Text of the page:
Mon | May 22, 2017

US military to put up tent at Ebola clinic

Published:Tuesday | October 7, 2014 | 10:00 AM
Volunteers push a cart with a man suspected of having the Ebola virus to a health centre in Monrovia, Liberia, on Sunday.
A volunteer gives water to a man suspected of having Ebola virus outside a health centre in Monrovia, Liberia, on Sunday.
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MONROVIA (AP): Poor infrastructure, difficulties with equipment, and torrential rains have slowed work for the United States (US) military's initial response to the deadly Ebola outbreak in West Africa, but it is now ready to start erecting the main tent for a field hospital in Liberia.

Lieutenant Colonel Jason Brown, who was at the site near the airport in the capital Monrovia, said work was supposed to begin yesterday afternoon on the main structure of the 25-bed clinic that will treat health care workers infected with Ebola. It should be ready to accept patients at the end of the month, according to spokesman Chuck Prichard at the US military's Africa Command.

"Every time it rains, it slows things down," said Brown, noting that construction for the field hospital was supposed to begin yesterday. Military teams have also been slowed by equipment that's broken down, including the steering on a road grader, or mix-ups in the delivery of supplies.

Added challenges

On any construction job, there are delays, Brown said, but Liberia presents added challenges.

"Imagine those same frustrations multiplied by a country that has challenges with their infrastructure and challenges with the schedule," he said. But, he said, engineers from the army, navy and marines "have workarounds and solutions for everything.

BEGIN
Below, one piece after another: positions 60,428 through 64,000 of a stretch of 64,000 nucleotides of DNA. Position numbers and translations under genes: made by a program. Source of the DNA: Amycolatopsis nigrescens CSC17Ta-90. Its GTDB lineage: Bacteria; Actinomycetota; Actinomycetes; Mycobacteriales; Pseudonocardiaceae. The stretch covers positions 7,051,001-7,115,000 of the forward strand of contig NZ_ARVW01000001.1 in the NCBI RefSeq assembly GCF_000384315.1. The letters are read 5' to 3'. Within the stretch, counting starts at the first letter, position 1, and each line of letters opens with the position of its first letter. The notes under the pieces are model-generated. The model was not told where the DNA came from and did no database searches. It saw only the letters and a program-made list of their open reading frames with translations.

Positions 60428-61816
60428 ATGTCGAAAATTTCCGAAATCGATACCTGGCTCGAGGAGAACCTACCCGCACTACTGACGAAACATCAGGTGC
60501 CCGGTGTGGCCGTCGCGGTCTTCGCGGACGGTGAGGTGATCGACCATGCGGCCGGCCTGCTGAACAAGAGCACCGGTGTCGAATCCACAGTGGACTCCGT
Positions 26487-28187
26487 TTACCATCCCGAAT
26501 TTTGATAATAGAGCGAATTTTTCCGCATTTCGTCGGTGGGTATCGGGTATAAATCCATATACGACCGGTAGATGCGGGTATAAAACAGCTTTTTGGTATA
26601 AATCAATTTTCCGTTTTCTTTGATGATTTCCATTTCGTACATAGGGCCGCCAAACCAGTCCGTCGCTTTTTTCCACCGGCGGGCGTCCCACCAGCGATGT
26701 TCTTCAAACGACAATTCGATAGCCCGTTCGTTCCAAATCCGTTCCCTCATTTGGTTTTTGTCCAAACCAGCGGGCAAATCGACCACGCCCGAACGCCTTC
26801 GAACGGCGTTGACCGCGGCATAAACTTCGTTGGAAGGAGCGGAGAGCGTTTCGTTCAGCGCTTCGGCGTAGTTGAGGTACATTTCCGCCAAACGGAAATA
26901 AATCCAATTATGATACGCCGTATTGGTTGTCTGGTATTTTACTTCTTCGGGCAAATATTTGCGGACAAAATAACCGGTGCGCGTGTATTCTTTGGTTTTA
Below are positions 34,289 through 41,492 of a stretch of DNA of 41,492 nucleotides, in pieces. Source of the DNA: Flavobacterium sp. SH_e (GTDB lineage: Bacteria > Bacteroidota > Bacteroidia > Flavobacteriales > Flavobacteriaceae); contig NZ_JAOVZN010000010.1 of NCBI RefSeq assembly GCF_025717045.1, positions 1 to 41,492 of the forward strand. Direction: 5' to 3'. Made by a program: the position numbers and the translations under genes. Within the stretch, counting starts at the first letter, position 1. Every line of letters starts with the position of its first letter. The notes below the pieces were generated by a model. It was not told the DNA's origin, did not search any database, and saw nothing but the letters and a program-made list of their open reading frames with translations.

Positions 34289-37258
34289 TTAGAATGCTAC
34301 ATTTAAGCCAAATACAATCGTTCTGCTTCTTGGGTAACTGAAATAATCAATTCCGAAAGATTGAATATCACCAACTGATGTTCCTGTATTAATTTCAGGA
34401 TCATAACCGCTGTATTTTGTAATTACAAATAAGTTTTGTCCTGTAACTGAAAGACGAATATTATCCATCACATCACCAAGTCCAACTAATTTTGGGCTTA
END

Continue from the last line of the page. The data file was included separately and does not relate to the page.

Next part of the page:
"The US has also promised to build 17 other Ebola treatment centres, which would have space for 100 patients, each. Work on at least two of the clinics has begun, Prichard said.

While the space is sorely needed, some experts are worried about who will staff them. The three hardest-hit countries of Liberia, Guinea and Sierra Leone had too few doctors and nurses to begin with, and a tremendous number of infections in health care workers during the outbreak has only further reduced their numbers. With more than 370 health care workers sickened by the disease so far, many other clinicians are afraid to care for Ebola patients.

The White House said President Obama plans to meet with his national security advisers to discuss the Ebola outbreak and the administration's response. The Pentagon's spokesman said on Friday that up to 4,000 US troops could be deployed to West Africa.